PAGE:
Ironman Wales has a reputation of being one of the tougher Ironman events out there and the 2017 version certainly lived up to its brutal reputation. The odd massive jellyfish, hours of constant drizzle, a howling gale, roads greasy with (deliberately spilled) oil, and more than 2000m of climbing on the bike made for a very tough day at the office. Of the 2000+ entrants, around 25% either didn’t start or didn’t finish this year - the highest attrition rate in the event’s history. But for those who got through – which luckily enough included me – it was a race never to be forgotten.
My build through the season had been going so well. Carlow sprint, Blessington Olympic, Edinburgh 70.3. I’d even managed to come second in the Athy try-a-tri after a computer malfunction entered me in the newcomer’s race. But 7 weeks out from Wales, in the final volume training phase, I stepped on a loose rock on a training run and badly sprained my ankle. The result: a broken metatarsal, crutches and the disabled seat on Bus Eireann to and from work. Training was a disaster. No running at all. Very limited riding. And only a bi-weekly splash around Wicklow harbour to prepare.
On the Wednesday before the race, the acid test: a 5km power walk pain free (kinda). And that was enough for me. I’d decided to the swim and bike. I knew I could do that. And I’d try one 10km loop of the run. And then see how it went.
We jammed the car full of gear and children and caught the Friday night ferry from Rosslare to Pembroke. Nearby Tenby, the race location, is a very pretty seaside town that had gone stark raving Ironman mad for the weekend. Athletes, flags, posters, banners, supporters, tourists, locals everywhere. Such a great buzz. I checked in and racked my bake and dropped off my gear bags on the Saturday morning, stopping briefly to hand some more money to Ironman Corp for a couple of t-shirts.
Race day: Tenby does the little things so well. A stirring Welsh national anthem while we were all crammed onto the beach. Then Thunderstruck to get the blood pumping. Shortly after we were off into calm, clean and quite warmish water. The swim is 2 triangular laps with an ‘Australian exit’ beach run at the midpoint. There was a bit of argy-bargy, but I found some feet and managed to get around comfortably in 1hr 06min. I didn’t push it at all as I was so undertrained. Next was the unique 1km run from the swim exit up a steep zig-zag beach pathway and through the town to transition. There was a wall of noise as fans screamed support. Just amazing.
As soon as the bike began, the rain came. And it never really let up. The first 40km or so was directly into a screaming gale. That seemed bad enough but when we turned side on to the wind, things got ridiculous. Bike handling was a nightmare and unfortunately more than a few people came off. The course featured unrelenting hills. I’d put an 11-28 cassette on beforehand and still felt undergeared. The killer was the 2 back-to-back hills at Wisemans (16%) and Saundersfoot (approx. 110km in) , which were packed with screaming fans like the upper reaches of the Tourmelet. Forget about control. It was impossible not to go full gas here. Of course I paid the price later. The second loop also passed through Wisemans and Saundersfoot in the last 10km of the bike, which shattered my legs. Not enough training.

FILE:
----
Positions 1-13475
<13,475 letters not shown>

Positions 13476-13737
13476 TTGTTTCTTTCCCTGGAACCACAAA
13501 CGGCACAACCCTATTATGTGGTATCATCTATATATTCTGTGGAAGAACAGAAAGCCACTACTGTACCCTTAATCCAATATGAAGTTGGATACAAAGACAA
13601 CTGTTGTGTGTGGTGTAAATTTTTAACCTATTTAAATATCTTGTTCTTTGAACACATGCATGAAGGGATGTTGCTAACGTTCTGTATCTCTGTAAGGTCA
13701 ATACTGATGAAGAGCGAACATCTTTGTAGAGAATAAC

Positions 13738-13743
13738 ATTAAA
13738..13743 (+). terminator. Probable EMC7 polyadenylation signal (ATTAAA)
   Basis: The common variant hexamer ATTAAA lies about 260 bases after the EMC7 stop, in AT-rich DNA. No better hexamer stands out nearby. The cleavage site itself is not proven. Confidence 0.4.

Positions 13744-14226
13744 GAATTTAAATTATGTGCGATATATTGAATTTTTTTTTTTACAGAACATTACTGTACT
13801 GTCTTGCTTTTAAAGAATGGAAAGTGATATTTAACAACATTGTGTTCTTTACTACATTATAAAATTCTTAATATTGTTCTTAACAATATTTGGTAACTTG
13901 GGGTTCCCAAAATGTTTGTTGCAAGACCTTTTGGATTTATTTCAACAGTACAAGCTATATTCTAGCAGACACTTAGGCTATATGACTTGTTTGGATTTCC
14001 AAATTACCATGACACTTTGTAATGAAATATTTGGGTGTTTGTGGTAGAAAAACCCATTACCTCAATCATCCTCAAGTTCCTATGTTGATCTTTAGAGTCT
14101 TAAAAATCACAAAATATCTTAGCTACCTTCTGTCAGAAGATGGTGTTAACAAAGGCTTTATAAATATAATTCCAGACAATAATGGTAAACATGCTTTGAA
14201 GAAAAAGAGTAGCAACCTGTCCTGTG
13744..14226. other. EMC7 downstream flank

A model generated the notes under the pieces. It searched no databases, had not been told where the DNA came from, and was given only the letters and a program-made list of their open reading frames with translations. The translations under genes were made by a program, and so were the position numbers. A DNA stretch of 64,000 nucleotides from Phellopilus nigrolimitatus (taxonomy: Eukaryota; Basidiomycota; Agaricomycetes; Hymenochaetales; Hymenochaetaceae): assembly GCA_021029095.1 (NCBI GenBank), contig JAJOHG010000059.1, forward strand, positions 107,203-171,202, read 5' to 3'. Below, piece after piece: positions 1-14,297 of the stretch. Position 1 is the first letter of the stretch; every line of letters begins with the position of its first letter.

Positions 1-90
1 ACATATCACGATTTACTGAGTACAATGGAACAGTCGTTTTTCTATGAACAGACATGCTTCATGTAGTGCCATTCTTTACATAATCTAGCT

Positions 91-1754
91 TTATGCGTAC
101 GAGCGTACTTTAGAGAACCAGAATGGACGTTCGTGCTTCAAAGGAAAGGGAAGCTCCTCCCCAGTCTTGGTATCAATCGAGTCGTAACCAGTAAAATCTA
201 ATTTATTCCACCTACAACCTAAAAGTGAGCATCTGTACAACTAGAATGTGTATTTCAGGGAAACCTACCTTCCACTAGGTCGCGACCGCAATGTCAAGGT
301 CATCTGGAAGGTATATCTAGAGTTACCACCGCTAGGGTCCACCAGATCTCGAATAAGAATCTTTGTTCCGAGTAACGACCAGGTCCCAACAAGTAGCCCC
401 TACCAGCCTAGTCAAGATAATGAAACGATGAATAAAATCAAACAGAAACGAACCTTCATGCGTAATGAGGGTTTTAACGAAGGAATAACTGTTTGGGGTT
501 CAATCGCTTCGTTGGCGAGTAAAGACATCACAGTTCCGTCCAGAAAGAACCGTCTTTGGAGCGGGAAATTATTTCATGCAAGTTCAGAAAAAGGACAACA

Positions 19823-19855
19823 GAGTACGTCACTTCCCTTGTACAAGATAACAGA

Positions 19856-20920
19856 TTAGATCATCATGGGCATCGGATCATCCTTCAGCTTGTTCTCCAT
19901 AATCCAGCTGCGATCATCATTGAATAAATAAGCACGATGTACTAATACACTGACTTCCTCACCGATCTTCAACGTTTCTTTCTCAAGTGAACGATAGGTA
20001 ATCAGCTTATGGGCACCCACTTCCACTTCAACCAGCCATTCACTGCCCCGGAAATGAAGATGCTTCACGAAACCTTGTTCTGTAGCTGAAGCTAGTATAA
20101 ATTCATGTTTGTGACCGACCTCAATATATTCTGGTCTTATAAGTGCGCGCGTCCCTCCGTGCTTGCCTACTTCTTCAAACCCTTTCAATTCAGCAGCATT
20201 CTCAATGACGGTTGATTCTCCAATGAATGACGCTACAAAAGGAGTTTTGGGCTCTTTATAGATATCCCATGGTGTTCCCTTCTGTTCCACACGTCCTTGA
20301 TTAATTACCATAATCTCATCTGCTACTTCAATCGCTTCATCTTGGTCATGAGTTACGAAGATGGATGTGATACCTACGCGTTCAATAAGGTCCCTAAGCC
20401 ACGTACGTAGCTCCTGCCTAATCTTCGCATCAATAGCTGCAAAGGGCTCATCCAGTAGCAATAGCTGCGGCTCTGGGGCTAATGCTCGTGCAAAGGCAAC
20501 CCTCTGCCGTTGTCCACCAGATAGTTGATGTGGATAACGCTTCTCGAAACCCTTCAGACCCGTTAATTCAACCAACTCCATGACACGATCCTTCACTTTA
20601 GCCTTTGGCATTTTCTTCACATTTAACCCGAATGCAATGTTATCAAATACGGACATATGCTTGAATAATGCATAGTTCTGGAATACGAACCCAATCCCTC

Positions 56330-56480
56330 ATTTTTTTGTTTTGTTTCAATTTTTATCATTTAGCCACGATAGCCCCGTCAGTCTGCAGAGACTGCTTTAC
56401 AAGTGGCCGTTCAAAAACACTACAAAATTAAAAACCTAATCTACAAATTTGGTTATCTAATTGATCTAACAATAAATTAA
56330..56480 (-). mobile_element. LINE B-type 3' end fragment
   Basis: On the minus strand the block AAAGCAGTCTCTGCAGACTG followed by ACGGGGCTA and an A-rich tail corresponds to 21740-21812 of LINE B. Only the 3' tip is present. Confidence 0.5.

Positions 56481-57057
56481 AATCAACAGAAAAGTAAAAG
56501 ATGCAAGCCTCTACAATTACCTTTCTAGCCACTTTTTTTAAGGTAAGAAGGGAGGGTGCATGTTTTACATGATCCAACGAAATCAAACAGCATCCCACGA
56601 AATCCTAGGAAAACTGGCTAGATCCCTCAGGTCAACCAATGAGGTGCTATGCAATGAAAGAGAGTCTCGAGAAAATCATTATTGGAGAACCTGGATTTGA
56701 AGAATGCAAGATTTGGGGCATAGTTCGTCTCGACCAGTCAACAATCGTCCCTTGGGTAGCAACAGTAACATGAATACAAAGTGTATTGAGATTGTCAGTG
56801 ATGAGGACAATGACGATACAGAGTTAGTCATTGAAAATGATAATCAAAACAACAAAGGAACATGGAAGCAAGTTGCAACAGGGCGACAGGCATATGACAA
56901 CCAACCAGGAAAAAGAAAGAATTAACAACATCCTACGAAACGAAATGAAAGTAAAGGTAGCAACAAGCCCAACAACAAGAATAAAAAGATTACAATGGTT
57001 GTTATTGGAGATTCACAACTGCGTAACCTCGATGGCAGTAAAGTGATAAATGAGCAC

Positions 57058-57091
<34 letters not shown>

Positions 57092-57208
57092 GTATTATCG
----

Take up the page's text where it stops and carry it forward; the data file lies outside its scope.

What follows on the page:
Soaked and filthy, I rolled into transition after 7hr and 22minutes. My slowest ironman bike by 1hr 20min! No pain in my broken foot. But no feeling in either foot actually, through soaked socks and shoes. I still had no idea whether I’d even make 100m into the run.
After the world’s slowest transition, I powered out onto the run course at a slow shuffle. I’d decided to alternate running and walking 1km sections. The run course had zero, and I mean zero flat. Four loops of 10ish km, with each loop ending with a 1km meander through Tenby’s streets. As the afternoon and night wore on, the supporters grew in number, more vocal and better lubricated from the nearby pubs. The atmosphere was just superb. One lap in, I know I would be able to improvise a run/walk/deathmatch strategy to finish. Walk uphill, trot downhill. I became addicted to the tortilla crisps and flat coke at the aid stations. The thought of another gel though, made me physically sick. Best spectator sign: ‘Never trust a fart after mile 20.’ The third lap was a horror. Aching foot with every single step. Plenty of miles to go. And the smell from those bbqs!!! But you push on. Fourth lap: Ecstasy collecting my last of four lap bands. And it was great to see Karen Byrne and Dan Brennan looking so strong as they passed me. The final 5 km were mostly downhill and easy. With the PB long gone, it was such fun after sunset chatting to the other athletes (many of whom were walking) as a proud member of the glowstick brigade.
The gales meant that the red carpet and much of the Ironman paraphernalia at the finish had been removed for safety reasons, but that did not matter at all. The crowds were still packed in tight. I finished in approx 14hr 20min and felt fresher than I had any right to. A brilliant event, that I’d love to return to when fully fit to do justice to. Well done to all the other Wicklow finishers. And if you are thinking about an Ironman, Wales is definitely the race to do. Epic in every sense of the word.
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